“Confused thoughts filled my head, and I did not know what I should do. I knew that I had to leave, but I could not bring my decision into action. ‘Be it one way or the other, wait for me a while by the jollyboats.’ To put it simply, I may or may not come, but I have not yet decided, so wait for me. Chauncy pulled at his mustache, pondering my statement.
“‘We shall wait ten minutes, no more,’ he said finally. With a nod to Jack, he stepped out the door. I stared at my hands resting on the table, trying to decide what course I should take. I knew what I must do, but I did not know where my decision would take me, much like navigating.
“‘So ye will leave me now?’ Jack said from the counter. ‘When I need you most, you will leave?’ I looked up into his steely eyes, hardening my face into a stormy countenance.
“‘No. I wish for ye to go with me as well!’ Jack stared at me, dumbfounded. ‘And I do not care if I have to force ye out at pistol-point!’
“Instead of rejecting my words with a sneer and angry retort, as I thought he might, Jack’s eyes welled with tears, which he wiped away quickly, setting his face in a fierce snarl. ‘Aye. I will come with you my friend! And we will give those English bastards a fight to remember!’ His enthusiasm assured me that the way to go was indeed, with the Waved Albatross. Standing, I went and got my flintlock pistol, cutlass, and a few other items of mine that had escaped the pot of the gambling den. Placing my tri-corner hat with its flamboyant red feather lining the brim, (it was not the one I wear nowadays) on my head, I swaggered downstairs to find Jack packing his sea-chest full of his belongings. When he finished, I slapped him on the shoulder good-naturedly, and, with the chest hefted over Jack’s shoulder, we left the Lucky Ace Inn and made our way around the town, down to the beach where Chauncy and a few others were readying two jollyboats for departure. I was happy to see Geert among them, for I had taken a liking to him already.
“When Chauncy saw me, he grinned with satisfaction, and two of the other men handed him a few coins.
“‘Well met, Mr. Bones!’ he said with a wink. ‘These three mates is Benjamin Salt, Milan Lange, and “Windy” Yeboah, the carpenter’s mate.’ He noticed Jack finally, and looked to me questioningly.
“‘This be Jack Barker, he’s comin’ along with me.’
“‘Welcome, Mr. Barker! Happy to have an extra hand! Now show a leg, mates! Let’s shove off!’ Chauncy leaped into the jollyboat and we all eagerly followed his example. I manned an oar alongside Benjamin Salt, with Jack and Geert Visser in front of us. Chauncy and Yeboah handled the tiller, while Milan Lange stood at the bow, ready to warn us of any impending danger.
“The Navy had positioned themselves on either end of Paradise Island, but to give you a good idea of the predicament we were in, I shall have to give a better description of the island: New Providence itself has two pointed ends, one facing east, the other, west. Just north of the island is Paradise Island, which is thin, and it points the same two ways. In between New Providence and Paradise Island is the bay of Nassau. The Navy had berthed their ships at either end of Paradise Island, making it impossible for anyone to leave the harbor. They probably had watchmen watching the space in between the two pieces of land, ready to shoot and kill anyone trying to cross to Paradise Island. But we had to get across one way or another, even if it was at risk to our own lives. We were traversing over the middle of the bay to avoid as much as possible the prying eyes of the enemy, planning to travel on foot to the east end of the island after landing. A salty breeze was blowing gently from the west, tousling our hair with invisible fingers, while above us; seagulls swooped low, gawking at our progress with curious eyes.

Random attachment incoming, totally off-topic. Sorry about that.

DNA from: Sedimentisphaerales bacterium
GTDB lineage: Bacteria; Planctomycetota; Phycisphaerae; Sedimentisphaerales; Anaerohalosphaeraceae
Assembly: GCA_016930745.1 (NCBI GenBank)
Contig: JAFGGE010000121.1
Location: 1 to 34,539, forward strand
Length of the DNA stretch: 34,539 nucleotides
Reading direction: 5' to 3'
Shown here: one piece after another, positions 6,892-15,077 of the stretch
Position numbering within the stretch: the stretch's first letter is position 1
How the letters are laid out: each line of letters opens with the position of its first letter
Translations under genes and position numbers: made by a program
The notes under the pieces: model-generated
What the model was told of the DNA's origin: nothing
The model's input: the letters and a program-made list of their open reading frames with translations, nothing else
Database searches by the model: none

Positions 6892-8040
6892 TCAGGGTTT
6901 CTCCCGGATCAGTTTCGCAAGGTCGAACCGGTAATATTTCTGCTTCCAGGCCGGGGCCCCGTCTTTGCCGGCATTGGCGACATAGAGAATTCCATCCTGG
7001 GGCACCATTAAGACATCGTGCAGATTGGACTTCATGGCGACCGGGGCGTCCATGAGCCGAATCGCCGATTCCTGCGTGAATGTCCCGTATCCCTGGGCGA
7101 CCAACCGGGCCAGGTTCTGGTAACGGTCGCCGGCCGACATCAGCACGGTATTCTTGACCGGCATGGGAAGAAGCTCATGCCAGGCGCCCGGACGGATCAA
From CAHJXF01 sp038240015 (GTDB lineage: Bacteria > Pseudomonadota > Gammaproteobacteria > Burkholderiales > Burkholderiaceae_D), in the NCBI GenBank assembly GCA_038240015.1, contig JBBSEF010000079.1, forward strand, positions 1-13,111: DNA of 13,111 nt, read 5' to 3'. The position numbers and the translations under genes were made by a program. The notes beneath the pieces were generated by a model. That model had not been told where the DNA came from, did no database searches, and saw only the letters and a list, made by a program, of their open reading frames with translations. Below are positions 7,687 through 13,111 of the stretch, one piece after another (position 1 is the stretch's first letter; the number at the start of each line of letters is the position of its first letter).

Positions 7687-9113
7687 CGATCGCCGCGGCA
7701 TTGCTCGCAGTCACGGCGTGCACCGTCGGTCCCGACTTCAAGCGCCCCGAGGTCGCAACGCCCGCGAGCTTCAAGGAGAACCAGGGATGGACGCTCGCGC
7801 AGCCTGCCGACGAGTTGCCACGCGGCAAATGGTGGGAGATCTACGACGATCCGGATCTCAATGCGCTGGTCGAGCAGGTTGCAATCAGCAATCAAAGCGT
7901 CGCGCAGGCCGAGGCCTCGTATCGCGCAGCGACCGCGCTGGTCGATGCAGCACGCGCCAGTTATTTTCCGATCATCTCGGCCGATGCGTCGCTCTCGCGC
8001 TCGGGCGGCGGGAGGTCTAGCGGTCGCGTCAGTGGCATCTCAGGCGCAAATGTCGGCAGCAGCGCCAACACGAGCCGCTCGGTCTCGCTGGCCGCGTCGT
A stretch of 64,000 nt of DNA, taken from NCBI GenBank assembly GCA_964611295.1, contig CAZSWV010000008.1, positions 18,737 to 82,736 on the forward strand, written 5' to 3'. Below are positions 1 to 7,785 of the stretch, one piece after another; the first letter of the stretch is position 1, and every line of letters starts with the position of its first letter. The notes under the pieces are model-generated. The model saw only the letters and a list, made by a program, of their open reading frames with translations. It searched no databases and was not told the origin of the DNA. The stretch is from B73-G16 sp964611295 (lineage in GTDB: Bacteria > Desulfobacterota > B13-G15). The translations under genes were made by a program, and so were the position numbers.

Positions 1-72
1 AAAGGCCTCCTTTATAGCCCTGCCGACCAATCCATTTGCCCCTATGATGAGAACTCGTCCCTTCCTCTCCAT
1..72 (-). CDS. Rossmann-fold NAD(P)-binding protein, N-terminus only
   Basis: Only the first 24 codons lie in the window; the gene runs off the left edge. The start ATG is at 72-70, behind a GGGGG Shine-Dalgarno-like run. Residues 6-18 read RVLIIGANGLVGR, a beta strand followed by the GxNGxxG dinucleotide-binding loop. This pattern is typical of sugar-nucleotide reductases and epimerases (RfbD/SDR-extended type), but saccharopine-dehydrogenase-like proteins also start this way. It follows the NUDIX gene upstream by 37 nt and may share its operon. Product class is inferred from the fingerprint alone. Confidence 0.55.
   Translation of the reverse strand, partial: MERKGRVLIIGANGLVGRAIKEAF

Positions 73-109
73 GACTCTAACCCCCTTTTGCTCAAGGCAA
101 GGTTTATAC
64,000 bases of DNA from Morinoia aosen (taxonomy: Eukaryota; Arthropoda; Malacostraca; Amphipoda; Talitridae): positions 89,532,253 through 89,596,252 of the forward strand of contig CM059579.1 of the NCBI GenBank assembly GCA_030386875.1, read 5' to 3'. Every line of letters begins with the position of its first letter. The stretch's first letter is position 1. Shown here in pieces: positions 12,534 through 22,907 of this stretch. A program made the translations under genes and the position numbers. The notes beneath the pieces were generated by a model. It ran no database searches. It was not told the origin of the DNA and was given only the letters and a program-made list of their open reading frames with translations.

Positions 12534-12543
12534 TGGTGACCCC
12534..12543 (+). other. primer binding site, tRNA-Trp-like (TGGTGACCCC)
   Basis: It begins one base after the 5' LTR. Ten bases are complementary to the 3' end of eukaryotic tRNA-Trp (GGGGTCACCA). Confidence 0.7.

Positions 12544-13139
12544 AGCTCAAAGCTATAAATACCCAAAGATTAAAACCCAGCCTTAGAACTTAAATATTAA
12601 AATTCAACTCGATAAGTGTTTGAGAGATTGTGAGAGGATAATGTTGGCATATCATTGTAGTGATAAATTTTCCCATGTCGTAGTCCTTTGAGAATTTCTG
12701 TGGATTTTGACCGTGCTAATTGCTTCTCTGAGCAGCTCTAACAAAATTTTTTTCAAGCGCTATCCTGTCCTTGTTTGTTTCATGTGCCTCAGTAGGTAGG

“‘Have ye spotted any watchmen or enemy ships?’ Chauncy said quietly from the helm.
“‘Nay…not a soul,’ answered the thin, swarthy Dutchman.
“‘That, certainly, is odd,’ Geert observed in front of me. ‘You would have thought a cannonade should have been fired at us by now.’
“‘Aye, it’s as silent as a booby-trapped treasure-vault,’ said I through gritted teeth. The shore was closer now, not a mile distant. Unsettled by the quiet, I began to paddle faster, my oar splashing noisily in the water.
“‘Belay there!’ Chauncy whispered. ‘Row slower, absolute silence!’ With an effort, I made my arms settle, and the racket died down. The passage to land went by so excruciatingly slow, that it felt to me as if an entire day had passed, though in reality it took us only about thirty minutes to come close to the small island. It was then that a shot rang out, and a bullet pierced the side of the jollyboat beside me, but doing no real harm. Another shot reported, followed by a bloodcurdling scream.
“‘Row faster, lads!’ Lange bellowed. The tempo of our strokes quickened, and we raced toward land as fast as we dared. As soon as the hull touched sand, Lange jumped from the boat and tied it fast to one of the many juts of honeycombed rock on the pure-white beach. I primed and loaded my pistol, and the others did the same after me.
“‘Follow me, mates.’ Chauncy started off at a brisk pace to the right, keeping just within the fringe of trees at the edge of the beach. Our nerves were as raw as a skinned knee, ourselves inclined to jump at the slightest crunch of leaves, or the lightest rustle of wind in the trees. The dappled pattern of sunlight slanting through the trees painted our faces with green, transparent tattoos that made us appear fierce. Our teeth were bared in grotesque, maniacal grins, and our eyes were wild with fear. Our anxiety heightened when we found the lifeless body of a Navy Marine, his red coat stained even redder with blood from the pistol-shot wound in the back of his neck.
“‘Did a pirate shoot him?’ I wondered aloud.
“‘Nay, there be no pirates on this island at the moment except for our boys on the Waved Albatross, and they all agreed to stay with the ship until we arrived.’ Chauncy relieved the man of his weapons and distributed them amongst us all. I ended up with his musket, (which was still warm from recent use), Mr. Salt got his pistol, and Jack ended up with a naval short-sword.